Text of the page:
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A "new" binary?

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#1 3c_273

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Posted 14 September 2013 - 08:33 AM

Last night, a front blew through, and my urban (white zone) skies were exceptionally transparent. I managed to glimpse the nucleus of NGC 891, a galaxy that heretofore had been invisible from Little Tycho.

It was not a good night for double stars, so I observed variables instead. When I did an estimate of RZ Per, I noticed a pair of 10mv stars that did not have a WDS designation. The stars are in the UCAC4 listed as:

706-011096, 022.6006527, +51.1648573
706-011101, 022.6068245, +51.1642987

Note that both the RA and Dec are in decimal degrees. Here's a more traditional position, that you can drop into Aladin or WikiSky:

01:30:24.16 +51:09:53.5

The pair has an estimated separation of 22", and a position angle of 97 degrees.

I'm attaching a copy of the DSS plate of the double.

After 200+ years of serious double star study, one would think that ALL pairs brighter than 17mv and wider than 1" would have been cataloged, yet when I look at the WDS, the stars aren't there:

01303-2932LDS2203 1955 2000 2 130 131 175.0 175.7 17.2 17.5 -051-053 013021.43-293206.9
01303-7517UC 569 1998 1998 2 130 130 12.8 13.0 10.5 16.0 -067-053 -063-053 V 013016.24-751709.6
01304+0748PLQ 17 1891 2003 13 337 336 5.7 6.4 9.69 10.47 G5 +027-010 +024-008 +07 223 013026.14+074826.7
01304+6614MLR 118AB 1895 2003 13 91 89 8.3 7.1 8.09 12.19 K3III +003-009 +001-009 +65 173 L 013025.03+661425.4
01304+6614MLR 118AC 1971 2003 8 135 133 22.0 21.0 8.09 11.6 +003-009 U 013025.03+661425.4
01304-1846B 653 1926 1986 4 132 134 1.6 2.0 9.96 12.5 G0V +034+021 -19 258 013022.98-184539.2
01304-1903ARA 518 1916 1916 1 39 39 11.4 11.4 10.7 12.5 +007-008 -19 261 X 013023.08-190321.5
01304-2612BU 1230 1891 1959 8 225 226 2.6 3.0 6.0 11.0 K4III +050+001 -26 502 013022.88-261228.3
01305+0258A 2318 1911 1991 5 154 156 3.5 3.6 8.98 12.57 F5 -002+013 +000+008 +02 221 013029.14+025816.4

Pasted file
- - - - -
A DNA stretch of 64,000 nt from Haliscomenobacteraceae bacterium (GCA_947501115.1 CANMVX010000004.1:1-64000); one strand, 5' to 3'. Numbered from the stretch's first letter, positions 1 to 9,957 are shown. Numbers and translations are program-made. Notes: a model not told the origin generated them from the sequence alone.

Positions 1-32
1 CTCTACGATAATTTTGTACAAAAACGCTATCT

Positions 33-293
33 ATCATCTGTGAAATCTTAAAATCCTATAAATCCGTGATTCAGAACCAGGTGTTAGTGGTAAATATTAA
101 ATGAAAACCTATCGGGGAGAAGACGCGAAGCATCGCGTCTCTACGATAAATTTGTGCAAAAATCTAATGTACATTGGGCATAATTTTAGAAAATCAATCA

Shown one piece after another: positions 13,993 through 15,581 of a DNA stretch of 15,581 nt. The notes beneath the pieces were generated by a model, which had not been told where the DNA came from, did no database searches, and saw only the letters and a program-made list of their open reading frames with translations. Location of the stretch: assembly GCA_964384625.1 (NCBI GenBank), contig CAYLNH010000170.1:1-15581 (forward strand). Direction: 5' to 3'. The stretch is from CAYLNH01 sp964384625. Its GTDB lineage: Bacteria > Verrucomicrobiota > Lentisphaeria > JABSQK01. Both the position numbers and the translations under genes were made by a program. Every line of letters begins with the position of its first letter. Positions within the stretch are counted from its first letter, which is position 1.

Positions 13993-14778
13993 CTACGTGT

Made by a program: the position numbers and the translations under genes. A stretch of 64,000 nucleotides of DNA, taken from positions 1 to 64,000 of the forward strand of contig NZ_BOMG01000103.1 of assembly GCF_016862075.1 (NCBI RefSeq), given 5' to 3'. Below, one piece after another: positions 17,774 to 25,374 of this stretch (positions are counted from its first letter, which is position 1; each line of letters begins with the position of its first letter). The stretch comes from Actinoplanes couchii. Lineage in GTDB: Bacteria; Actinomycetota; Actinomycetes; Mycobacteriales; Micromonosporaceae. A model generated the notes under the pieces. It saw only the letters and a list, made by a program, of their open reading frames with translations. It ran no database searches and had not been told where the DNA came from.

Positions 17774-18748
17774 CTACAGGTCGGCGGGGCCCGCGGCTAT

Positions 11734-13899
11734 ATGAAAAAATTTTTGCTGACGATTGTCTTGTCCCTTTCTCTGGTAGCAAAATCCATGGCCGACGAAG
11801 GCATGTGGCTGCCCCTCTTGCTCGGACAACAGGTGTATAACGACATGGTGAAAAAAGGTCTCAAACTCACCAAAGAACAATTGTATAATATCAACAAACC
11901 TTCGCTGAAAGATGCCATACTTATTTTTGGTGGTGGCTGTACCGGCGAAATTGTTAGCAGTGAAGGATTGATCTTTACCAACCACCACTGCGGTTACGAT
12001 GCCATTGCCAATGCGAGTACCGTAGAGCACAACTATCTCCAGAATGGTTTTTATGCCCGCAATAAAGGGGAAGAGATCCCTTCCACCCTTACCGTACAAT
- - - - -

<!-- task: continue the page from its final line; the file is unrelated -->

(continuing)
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#2 Cotts

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Posted 14 September 2013 - 10:30 AM

Hi, Tom. Looks like you're onto something here. I found the double marked as a double in my Millennium Star Atlas with little difficulty. So it is in somebody's double star catalog. But whose?

Not the WDS.

Putting the coordinates in SIMBAD the two stars of the pair are as follows:
Primary BD +50 291p at 01 30 23.56 +51 09 46.1
Secondary BD +50 291s at 01 30 25.4 +51 09 44.1

Each star in the pair has other designations like TYC and so on but it does not have a WDS identifier. SIMBAD would definitely give the WDS # if it existed.

By the way, your quoted WDS list is way off. It shows WDS identifiers like 00131+3521 (to pick one) which is 00h 13m .. If your pair were in the WDS it would be 01306+5110. . Decimal places.....

The fact that the BD numbers for your pair have 'p' and 's' suffixes (standing for 'primary' and 'secondary') means that the pair is known.

I think you should drop a note to Brian Mason at the USNO and announce your discovery to him. You could be published!

Dave

#3 WRAK

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Posted 14 September 2013 - 12:07 PM

Separation is according to Stellarium about 15 arcsecs. Have you checked proper motions? If different, then this is no binary - if yes good chance to get an WDS entgry.
Wilfried

#4 3c_273

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Posted 14 September 2013 - 03:12 PM

Now that you've have had a look at this, I'll send it over to the USNO.

Many thanks for your quick and accurate reviews.

David,

The WDS listing I originally posted was indeed incorrect. Thanks for the catch! The last digit of the WDS Id Right ascension is the decimal minutes, so for 24", I would expect that to read as 4, not 6. I've replaced my original listing with the present one, where the pair is also not shown.

Then again, the Aladin reading of the UCAC4 stars indicates that the stars are at 22.6 degrees of right ascension. The WDS uses sidereal hours. Wouldn't it be nice if astronomy had consistent units and everything was MKS? Yep, and the pigs are taxiing down the runway for takeoff...

Wilfried,